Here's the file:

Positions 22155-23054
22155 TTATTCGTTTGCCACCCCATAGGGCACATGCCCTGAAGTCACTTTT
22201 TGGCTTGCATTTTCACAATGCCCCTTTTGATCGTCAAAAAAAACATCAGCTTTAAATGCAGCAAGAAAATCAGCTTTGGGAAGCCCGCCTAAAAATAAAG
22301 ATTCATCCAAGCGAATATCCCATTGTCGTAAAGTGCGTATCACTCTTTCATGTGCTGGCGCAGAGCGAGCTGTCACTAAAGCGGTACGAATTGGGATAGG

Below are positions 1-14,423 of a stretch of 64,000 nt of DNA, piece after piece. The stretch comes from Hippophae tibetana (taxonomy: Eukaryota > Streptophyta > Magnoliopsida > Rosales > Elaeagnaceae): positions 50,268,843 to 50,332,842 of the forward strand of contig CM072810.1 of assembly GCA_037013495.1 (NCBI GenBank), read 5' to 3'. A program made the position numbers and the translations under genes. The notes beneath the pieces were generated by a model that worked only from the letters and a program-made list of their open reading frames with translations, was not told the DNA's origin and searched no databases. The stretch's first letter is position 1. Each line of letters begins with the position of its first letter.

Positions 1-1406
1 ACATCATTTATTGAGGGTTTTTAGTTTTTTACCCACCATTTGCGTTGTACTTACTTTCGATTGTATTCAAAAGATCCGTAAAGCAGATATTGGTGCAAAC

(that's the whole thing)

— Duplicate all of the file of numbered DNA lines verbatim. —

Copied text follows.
Positions 22155-23054
22155 TTATTCGTTTGCCACCCCATAGGGCACATGCCCTGAAGTCACTTTT
22201 TGGCTTGCATTTTCACAATGCCCCTTTTGATCGTCAAAAAAAACATCAGCTTTAAATGCAGCAAGAAAATCAGCTTTGGGAAGCCCGCCTAAAAATAAAG
22301 ATTCATCCAAGCGAATATCCCATTGTCGTAAAGTGCGTATCACTCTTTCATGTGCTGGCGCAGAGCGAGCTGTCACTAAAGCGGTACGAATTGGGATAGG

Below are positions 1-14,423 of a stretch of 64,000 nt of DNA, piece after piece. The stretch comes from Hippophae tibetana (taxonomy: Eukaryota > Streptophyta > Magnoliopsida > Rosales > Elaeagnaceae): positions 50,268,843 to 50,332,842 of the forward strand of contig CM072810.1 of assembly GCA_037013495.1 (NCBI GenBank), read 5' to 3'. A program made the position numbers and the translations under genes. The notes beneath the pieces were generated by a model that worked only from the letters and a program-made list of their open reading frames with translations, was not told the DNA's origin and searched no databases. The stretch's first letter is position 1. Each line of letters begins with the position of its first letter.

Positions 1-1406
1 ACATCATTTATTGAGGGTTTTTAGTTTTTTACCCACCATTTGCGTTGTACTTACTTTCGATTGTATTCAAAAGATCCGTAAAGCAGATATTGGTGCAAAC